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Tiny $199 Sonos Play:1 speaker fills a room with wireless tunes

Sonos Play:1
Sonos Play:1Sonos
Sonos Play:1 in bathroom
The Sonos Play:1 is meant to fit in where larger sound systems can't, like in the bathroom or kitchen.Sonos

Sonos' new $199 Play:1 speaker may look like other wireless audio products out there, but don't mistake it for the rest of the herd. It's not a Bluetooth speaker, nor does it merely stream music from your phone over Wi-Fi. It's a portal to a whole Internet of audio, one that you manipulate with your favorite phone or tablet. And, for being smaller than a half-gallon milk carton, it sounds pretty awesome.

Not that we didn't see this coming: Sonos first introduced a Play:5 at $399, then a Play:3 at $299, so a Play:1 at $199 was inevitable. (There's also a $699 PlayBar designed to sit under your TV.) That $199 price tag seems to be a magic number, too: The Play:1 is the cheapest way to get started on a Sonos system, not to mention adding additional rooms to a system that you may already have. 

The Play:1 is a single speaker, meaning that the music comes out in mono. However, Sonos' system lets you add a second speaker in the same room, and pair them for stereo sound. And while, like all Sonos gear, you control it mainly through a phone or tablet, this has a new play/pause button, that gives you basic control in places like a kitchen or bathroom, where you may not want to be fumbling with an iPhone.

If you're not familiar with Sonos, this company revolutionized the home audio world a decade ago when it launched the first (rather expensive) Sonos kits: wireless nodes that you set up around the house that could play music tracks from a home computer or Internet radio. If you wanted the same song in every room, no problem, the tracks would be perfectly in sync, but you could also play different tracks in different rooms, too.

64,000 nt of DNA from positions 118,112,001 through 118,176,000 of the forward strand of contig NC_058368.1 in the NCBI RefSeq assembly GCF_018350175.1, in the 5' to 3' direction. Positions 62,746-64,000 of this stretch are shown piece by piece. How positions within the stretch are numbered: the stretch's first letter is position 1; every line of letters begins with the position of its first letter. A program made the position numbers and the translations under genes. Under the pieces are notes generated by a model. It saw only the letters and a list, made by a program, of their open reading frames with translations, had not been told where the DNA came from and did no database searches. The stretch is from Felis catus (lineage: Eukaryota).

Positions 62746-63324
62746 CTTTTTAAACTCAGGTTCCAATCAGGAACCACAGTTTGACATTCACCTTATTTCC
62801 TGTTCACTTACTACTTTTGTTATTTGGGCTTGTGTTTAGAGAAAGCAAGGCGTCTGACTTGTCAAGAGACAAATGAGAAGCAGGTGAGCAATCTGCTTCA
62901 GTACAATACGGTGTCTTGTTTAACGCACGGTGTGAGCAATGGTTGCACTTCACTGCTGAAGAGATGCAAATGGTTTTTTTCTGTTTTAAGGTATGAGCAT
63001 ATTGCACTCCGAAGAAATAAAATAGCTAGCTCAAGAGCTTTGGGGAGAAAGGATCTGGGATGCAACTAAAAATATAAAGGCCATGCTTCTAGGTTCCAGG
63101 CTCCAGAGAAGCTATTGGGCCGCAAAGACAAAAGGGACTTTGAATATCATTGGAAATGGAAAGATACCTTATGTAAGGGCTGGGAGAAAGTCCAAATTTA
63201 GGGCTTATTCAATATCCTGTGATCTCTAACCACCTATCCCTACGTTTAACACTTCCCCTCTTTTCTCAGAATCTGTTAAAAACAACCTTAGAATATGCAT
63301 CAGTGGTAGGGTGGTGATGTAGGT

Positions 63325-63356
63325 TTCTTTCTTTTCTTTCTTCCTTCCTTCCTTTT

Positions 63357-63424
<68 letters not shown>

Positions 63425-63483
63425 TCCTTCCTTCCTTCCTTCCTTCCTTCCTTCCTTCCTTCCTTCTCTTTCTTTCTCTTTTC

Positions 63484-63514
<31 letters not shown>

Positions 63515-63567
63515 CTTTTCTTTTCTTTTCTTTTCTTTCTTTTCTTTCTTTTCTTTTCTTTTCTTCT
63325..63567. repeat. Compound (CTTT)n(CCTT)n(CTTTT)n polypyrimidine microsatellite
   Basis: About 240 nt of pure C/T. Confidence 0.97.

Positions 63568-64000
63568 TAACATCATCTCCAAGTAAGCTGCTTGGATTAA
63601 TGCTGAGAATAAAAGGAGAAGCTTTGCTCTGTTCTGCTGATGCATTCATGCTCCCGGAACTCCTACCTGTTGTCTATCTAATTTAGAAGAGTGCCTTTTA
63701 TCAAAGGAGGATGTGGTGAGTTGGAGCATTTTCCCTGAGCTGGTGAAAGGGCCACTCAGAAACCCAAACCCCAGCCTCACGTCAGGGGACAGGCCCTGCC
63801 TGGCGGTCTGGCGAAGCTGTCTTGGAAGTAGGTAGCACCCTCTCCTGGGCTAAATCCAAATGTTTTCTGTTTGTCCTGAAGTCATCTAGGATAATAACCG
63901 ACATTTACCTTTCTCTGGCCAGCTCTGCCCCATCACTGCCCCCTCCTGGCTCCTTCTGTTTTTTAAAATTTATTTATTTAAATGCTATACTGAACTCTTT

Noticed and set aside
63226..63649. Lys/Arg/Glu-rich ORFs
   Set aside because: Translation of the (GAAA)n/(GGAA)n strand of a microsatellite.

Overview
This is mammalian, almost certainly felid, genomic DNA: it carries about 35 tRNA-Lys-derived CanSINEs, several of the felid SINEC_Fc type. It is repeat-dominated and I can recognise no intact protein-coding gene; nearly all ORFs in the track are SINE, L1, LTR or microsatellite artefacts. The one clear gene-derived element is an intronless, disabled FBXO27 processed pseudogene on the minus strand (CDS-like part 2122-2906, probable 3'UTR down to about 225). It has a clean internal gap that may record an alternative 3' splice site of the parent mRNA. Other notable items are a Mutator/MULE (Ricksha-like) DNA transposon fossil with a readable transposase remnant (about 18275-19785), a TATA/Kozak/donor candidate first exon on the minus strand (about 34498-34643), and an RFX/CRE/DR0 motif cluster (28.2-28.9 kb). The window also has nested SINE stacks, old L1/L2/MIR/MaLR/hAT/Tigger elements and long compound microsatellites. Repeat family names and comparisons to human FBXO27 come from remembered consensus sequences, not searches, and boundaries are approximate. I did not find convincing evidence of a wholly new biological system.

At the time, this was mind blowing. Never before could you get music in every room without drilling a bunch of holes for wires, and never before was setting up a wireless network so simple. But besides being expensive, the original Sonos set-up was cumbersome, requiring you to hook up speakers, and rely on a remote control of the company's own devising.

The explosion of smartphones and tablets, the advent of all-you-can-eat subscription streaming music services like Spotify and MOG, and improvements in audio and networking technology, have all benefitted Sonos as it has evolved. Now you can get a very sweet set-up for under a grand, and control it with an iPhone, iPad or Android device.

Sonos speaker lineup
The Sonos speaker lineup includes the large Play:5, the medium Play:3 and the brand new little Play:1, along with the PlayBar soundbar.Sonos

For a limited time through the holidays, Sonos will selling the Play:1 with a free network bridge. Ordinarily, when you set-up Sonos, you need the first device to be connected by wire to your home network. (This is a good thing, because it enables Sonos to talk to your devices and the Internet, but also set up a completely separate wireless mesh network for the music.) By including the normally $49 bridge, buyers can put their sole Play:1 anywhere in the house.

For the first time in Sonos' history, competition is mounting. Bose and Samsung announced similar systems just this week, in fact. But CEO John MacFarlane doesn't seem phased. In fact, when we met in New York last week, he seemed ready to face the competition, citing a decade of experience and strong retail partnerships. Sonos has a price advantage, too — both the Samsung and the Bose start at $399.

Wilson Rothman is the Technology & Science editor at NBC News Digital. Catch up with him on Twitter at @wjrothman, and join our conversation on Facebook.